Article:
Academic journal article The Journal of New Business Ideas & Trends

Economic Value Added (EVA TM): A Thematic-Bibliography

Academic journal article The Journal of New Business Ideas & Trends

Economic Value Added (EVA TM): A Thematic-Bibliography

Article excerpt

Asbstract

Purpose -This paper provides a thematic-bibliography of a selection of published journal articles that pertain to the EVA(TM) model.

Design/methodology/approach - Searches were conducted on the EBSCO Host, ProQuest, and Googel Scholar databases to identify papers that had examined or otherwise incorporated the model in the research. This thematic- bibliography is divided into four categories regarding the literature on EVA(TM) - the first relates to the theory and development of the model the second where comparisons were made of the model against other models, and the next two relate to the use and application of the EVA(TM) model - as a tool for internal evaluation of projects and then as a tool for the measurement of wealth creation in terms of the share market value.

Implications - This analysis provides insights into the delineation between the uses and applications that have arisen in the literature and in that respect provides support for future research into the EVA(TM) model.

Keywords: Economic value added, EVA(TM), thematic-bibliography.

JEL Classifications: M41; G10

PsycINFO Classifications: 3600

FoR Code: 1501

Introduction

The Economic Value Added (EVA(TM)) model can be traced back to the seminal work of Stewart (1991). Since its inception it has become an alternative approach for companies as a measure of financial performance both at corporate level and at a sub level when evaluating project or divisional performance (Uyemura, Kantor & Pettit (1996). The EVA model has been held to provide a information that can be considered as incremental to the traditional Earnings Per Share (EPS) ratio and can arguably provide greater assistance in forecasting future earnings (Movassagh, Seyyedi & Tahmasebi (2011). The EVA model has been subjected to empirical testing since its inception with some papers attempting to clarify variables inherent in the formula. A simple and somewhat easy to follow approach is presented in Figure 1 below.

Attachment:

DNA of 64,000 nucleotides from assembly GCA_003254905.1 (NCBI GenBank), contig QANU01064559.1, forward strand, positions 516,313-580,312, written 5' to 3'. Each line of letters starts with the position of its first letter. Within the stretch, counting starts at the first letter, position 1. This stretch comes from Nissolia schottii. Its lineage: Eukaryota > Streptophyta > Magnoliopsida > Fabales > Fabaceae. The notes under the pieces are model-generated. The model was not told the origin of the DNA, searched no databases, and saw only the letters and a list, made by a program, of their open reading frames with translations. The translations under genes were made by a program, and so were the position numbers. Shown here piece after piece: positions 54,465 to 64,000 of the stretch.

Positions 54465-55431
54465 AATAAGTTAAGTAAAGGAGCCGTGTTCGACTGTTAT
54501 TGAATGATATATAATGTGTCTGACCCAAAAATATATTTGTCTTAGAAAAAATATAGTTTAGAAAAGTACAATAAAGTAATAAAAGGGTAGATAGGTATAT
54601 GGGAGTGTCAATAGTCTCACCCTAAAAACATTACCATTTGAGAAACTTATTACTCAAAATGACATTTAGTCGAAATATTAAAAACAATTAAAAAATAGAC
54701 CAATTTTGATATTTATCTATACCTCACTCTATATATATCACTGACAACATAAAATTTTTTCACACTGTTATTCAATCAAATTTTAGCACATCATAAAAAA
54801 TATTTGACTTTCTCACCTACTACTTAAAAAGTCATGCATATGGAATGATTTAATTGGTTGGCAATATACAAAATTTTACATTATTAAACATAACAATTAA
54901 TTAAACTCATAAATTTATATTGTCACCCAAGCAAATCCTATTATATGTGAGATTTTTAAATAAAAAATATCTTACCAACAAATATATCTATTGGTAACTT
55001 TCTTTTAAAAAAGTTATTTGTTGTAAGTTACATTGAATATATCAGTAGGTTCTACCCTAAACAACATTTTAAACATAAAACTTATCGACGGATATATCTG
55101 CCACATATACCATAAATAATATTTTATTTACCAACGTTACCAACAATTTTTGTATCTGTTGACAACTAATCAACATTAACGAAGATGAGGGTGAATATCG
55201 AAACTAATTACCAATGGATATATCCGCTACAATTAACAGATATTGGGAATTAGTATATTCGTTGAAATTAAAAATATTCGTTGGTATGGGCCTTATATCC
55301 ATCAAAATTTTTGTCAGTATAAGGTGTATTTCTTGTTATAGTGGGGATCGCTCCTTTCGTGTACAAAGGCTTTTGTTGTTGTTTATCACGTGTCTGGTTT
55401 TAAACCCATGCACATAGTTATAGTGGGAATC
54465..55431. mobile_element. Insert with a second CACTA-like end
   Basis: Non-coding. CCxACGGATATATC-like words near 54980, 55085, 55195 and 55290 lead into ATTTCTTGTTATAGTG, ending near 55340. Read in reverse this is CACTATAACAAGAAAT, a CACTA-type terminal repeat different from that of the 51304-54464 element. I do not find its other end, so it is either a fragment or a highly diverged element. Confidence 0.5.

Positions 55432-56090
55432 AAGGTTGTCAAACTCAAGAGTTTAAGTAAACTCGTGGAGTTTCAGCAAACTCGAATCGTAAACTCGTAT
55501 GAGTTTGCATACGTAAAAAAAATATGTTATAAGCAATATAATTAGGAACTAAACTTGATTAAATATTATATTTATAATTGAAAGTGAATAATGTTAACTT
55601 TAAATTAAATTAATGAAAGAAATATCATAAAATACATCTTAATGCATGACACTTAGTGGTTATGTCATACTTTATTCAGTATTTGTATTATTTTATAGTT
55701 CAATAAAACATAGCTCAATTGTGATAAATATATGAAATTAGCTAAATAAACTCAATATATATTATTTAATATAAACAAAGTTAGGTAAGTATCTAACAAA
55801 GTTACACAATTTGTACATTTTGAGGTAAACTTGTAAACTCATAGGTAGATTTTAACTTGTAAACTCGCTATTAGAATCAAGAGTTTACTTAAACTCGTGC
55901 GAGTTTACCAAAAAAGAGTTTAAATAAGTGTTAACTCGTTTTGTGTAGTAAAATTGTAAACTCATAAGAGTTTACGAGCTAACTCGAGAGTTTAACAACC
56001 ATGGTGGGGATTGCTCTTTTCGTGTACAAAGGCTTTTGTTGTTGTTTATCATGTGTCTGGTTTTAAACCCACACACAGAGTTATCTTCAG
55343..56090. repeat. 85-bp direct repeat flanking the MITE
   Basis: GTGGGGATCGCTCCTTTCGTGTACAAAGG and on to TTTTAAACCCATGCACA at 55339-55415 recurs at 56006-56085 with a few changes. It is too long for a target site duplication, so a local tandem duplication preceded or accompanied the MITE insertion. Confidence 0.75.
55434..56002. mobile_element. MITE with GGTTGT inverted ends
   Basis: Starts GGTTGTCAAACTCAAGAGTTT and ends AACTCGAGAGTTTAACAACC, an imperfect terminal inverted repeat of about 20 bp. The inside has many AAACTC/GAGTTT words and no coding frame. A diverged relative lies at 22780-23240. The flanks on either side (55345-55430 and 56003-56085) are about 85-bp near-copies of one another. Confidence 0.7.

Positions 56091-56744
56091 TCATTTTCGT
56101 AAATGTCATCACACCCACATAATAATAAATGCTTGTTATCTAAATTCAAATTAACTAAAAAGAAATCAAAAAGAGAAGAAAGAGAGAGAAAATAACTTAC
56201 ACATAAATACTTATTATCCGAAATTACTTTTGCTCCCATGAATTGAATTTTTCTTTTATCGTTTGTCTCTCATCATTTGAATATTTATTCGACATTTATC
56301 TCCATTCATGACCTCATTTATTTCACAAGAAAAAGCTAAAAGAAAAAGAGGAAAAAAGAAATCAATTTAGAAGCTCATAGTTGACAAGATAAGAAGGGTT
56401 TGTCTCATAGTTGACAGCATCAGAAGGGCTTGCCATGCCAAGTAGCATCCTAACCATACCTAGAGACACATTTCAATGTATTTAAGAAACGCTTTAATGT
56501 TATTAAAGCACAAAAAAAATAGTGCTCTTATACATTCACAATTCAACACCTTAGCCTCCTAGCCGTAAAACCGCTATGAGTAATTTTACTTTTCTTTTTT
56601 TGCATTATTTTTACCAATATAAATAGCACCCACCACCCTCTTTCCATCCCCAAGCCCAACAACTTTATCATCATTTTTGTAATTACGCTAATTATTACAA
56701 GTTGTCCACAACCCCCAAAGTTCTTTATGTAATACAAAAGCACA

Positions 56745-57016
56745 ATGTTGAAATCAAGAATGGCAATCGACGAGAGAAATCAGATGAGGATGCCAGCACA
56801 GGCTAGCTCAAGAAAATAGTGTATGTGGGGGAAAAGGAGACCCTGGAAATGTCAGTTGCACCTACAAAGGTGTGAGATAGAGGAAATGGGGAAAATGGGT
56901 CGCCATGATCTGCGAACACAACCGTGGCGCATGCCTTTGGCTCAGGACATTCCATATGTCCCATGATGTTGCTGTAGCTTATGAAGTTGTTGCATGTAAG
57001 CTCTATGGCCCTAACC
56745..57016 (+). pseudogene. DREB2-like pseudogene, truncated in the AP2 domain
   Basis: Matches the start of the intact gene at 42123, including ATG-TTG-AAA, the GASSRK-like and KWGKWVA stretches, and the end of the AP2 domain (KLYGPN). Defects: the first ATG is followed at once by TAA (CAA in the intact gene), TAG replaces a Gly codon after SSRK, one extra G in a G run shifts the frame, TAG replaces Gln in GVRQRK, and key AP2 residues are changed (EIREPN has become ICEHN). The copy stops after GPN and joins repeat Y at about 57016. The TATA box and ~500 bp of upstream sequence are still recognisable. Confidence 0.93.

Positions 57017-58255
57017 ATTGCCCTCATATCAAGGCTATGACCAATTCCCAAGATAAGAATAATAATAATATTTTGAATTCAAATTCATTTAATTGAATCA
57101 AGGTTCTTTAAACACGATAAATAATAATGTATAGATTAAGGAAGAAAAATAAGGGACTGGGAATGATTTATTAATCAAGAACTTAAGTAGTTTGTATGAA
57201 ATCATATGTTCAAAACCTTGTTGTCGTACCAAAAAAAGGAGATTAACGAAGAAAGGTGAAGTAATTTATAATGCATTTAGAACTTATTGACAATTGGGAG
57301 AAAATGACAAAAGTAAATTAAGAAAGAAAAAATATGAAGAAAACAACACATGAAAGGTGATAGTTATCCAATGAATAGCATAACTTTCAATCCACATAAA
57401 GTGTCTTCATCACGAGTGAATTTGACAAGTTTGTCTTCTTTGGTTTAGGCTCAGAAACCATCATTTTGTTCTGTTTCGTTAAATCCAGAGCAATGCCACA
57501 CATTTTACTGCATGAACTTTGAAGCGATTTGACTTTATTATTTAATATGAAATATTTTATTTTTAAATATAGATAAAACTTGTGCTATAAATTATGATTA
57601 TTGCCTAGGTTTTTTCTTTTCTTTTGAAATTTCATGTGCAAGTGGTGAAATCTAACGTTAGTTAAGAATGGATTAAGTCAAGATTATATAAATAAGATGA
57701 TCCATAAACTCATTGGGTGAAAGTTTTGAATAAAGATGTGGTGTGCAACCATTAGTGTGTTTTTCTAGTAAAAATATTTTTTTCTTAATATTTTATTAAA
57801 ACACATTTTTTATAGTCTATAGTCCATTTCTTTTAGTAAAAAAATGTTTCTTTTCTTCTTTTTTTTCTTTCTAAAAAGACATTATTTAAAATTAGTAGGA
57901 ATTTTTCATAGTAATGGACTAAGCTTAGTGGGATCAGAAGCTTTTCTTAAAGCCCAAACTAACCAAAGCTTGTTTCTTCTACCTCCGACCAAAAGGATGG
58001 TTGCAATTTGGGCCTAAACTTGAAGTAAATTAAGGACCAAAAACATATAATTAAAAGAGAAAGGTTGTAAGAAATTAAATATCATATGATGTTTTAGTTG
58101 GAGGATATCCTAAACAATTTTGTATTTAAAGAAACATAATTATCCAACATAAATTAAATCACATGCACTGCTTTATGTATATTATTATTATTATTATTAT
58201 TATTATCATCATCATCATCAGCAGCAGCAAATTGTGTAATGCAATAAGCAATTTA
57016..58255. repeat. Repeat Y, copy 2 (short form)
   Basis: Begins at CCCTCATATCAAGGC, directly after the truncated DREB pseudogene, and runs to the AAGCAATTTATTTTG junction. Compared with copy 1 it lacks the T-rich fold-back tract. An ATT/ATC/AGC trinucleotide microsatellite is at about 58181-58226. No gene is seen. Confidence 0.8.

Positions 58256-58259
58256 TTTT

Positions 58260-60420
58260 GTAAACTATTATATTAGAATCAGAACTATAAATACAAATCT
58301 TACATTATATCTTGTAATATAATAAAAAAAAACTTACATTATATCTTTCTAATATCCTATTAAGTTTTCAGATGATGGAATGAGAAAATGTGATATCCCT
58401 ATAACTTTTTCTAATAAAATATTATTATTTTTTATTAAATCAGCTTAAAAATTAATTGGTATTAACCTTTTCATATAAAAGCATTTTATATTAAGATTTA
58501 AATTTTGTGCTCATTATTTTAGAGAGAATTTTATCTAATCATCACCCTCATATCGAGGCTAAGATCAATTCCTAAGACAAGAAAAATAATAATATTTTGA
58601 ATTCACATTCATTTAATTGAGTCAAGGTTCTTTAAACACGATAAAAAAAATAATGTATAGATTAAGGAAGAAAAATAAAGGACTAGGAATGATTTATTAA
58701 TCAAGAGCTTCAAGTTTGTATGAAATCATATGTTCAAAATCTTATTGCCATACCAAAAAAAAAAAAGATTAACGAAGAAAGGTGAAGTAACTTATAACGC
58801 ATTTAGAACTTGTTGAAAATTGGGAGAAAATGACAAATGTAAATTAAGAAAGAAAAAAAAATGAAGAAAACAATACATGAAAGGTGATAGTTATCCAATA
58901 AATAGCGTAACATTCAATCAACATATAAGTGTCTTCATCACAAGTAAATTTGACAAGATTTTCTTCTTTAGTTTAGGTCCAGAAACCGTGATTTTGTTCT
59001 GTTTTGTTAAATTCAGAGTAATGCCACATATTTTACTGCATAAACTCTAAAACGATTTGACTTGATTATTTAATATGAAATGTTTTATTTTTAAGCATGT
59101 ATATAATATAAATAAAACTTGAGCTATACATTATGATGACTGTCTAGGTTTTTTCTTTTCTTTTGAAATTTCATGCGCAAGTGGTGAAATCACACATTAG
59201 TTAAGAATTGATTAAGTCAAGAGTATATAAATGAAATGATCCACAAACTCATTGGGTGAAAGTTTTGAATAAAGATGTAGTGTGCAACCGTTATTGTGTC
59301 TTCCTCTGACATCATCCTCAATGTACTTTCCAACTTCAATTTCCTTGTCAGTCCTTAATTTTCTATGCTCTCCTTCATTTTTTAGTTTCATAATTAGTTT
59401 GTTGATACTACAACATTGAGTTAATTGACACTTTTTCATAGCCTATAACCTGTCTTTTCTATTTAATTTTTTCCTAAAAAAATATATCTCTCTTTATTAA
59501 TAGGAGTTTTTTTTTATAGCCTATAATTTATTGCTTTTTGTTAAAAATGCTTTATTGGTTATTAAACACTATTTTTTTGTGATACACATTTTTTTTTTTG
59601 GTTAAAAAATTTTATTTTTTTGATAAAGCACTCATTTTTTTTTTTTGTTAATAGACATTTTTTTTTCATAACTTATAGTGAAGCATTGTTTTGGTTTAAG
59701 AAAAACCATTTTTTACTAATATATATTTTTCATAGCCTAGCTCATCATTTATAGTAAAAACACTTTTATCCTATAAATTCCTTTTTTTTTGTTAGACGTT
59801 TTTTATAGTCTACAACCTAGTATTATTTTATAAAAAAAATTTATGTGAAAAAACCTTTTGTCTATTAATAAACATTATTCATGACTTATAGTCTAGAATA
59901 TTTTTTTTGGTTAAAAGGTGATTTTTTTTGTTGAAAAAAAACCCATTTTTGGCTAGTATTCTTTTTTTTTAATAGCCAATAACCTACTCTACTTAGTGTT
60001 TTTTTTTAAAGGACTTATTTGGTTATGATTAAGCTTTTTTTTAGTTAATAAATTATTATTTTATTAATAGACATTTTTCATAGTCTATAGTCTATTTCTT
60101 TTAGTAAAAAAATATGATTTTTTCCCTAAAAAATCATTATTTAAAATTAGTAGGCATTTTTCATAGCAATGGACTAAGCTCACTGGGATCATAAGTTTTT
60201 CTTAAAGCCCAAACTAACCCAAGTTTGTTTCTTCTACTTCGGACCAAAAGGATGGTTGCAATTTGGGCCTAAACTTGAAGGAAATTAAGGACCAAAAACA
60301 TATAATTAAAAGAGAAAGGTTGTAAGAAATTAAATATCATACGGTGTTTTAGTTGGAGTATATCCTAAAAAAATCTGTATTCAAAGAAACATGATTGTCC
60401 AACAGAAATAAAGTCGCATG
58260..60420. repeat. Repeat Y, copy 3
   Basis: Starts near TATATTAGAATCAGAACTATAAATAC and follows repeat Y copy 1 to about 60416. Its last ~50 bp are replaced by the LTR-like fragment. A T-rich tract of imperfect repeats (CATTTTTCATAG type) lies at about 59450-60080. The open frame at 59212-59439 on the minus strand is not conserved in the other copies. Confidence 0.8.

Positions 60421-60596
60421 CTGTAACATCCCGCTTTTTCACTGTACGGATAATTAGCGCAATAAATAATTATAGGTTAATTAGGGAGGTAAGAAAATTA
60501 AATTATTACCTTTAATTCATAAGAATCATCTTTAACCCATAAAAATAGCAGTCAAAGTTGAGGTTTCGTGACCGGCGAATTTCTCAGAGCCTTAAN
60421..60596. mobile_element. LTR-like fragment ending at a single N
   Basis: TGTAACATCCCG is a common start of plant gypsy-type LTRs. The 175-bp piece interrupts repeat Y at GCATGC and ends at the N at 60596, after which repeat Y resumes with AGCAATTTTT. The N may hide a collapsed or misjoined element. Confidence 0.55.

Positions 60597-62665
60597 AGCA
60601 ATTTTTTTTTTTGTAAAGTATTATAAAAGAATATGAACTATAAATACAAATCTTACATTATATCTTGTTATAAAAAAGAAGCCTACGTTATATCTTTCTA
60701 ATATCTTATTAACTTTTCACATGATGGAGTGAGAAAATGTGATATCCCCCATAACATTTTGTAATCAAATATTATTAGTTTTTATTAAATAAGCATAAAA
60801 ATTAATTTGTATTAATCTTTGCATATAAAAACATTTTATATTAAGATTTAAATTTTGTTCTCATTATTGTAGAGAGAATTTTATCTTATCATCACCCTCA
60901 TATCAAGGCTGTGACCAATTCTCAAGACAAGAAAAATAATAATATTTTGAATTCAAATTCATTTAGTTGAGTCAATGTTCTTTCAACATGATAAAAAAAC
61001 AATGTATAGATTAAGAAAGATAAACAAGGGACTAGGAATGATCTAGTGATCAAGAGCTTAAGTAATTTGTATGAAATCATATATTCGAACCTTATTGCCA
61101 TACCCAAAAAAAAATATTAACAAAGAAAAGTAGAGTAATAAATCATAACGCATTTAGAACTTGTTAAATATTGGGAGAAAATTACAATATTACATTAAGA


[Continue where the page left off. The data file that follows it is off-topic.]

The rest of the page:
In an effort to address the need to calculate the EVA for small business Rotocki and Needy (2005) formulated an approach that was more applicable to the circumstances of a small business. The approach is presented in Figure 2 below. To distinguish between the traditional EVA model and this new variation to the model they used lower case italicised letters which in their own words were to emphasise "... objective of this system ...". Unfortunately, there is little evidence in the literature of this model being used to empirically test its application or robustness.

Since the EVA model has two possible uses, one at the corporate level and the other at the level of individual projects, the published research is rather diverse in nature and esoteric in addressing the use of the model. This paper is aimed at providing a review of those areas of the research that highlight the diverse nature of the industries and uses for which the model has been applied and accordingly this is intended to underpin future research.

Method

In keeping with the method as espoused by Perrin and Laing (2012) the thematic - bibliography involved a literature search of the databases ProQuest, EBSCOHost, and Google Scholar. The analysis is restricted to published journal articles because they have been subjected to a review process. This thematic -bibliography follows the approach established by Perrin and Laing (2012) and exemplified by Volkov (2012) -the literature is classified according to the characteristics identified in each of the journal. For the purpose of this paper, the literature was divided into four categories the first relates to the theory and development of the model the second where comparisons were made of the model against other models, and the next two relate to the use and application of the EVA(TM) model - as a tool for internal evaluation of projects and then as a tool for the measurement of wealth creation in terms of the share market value of organisations. …

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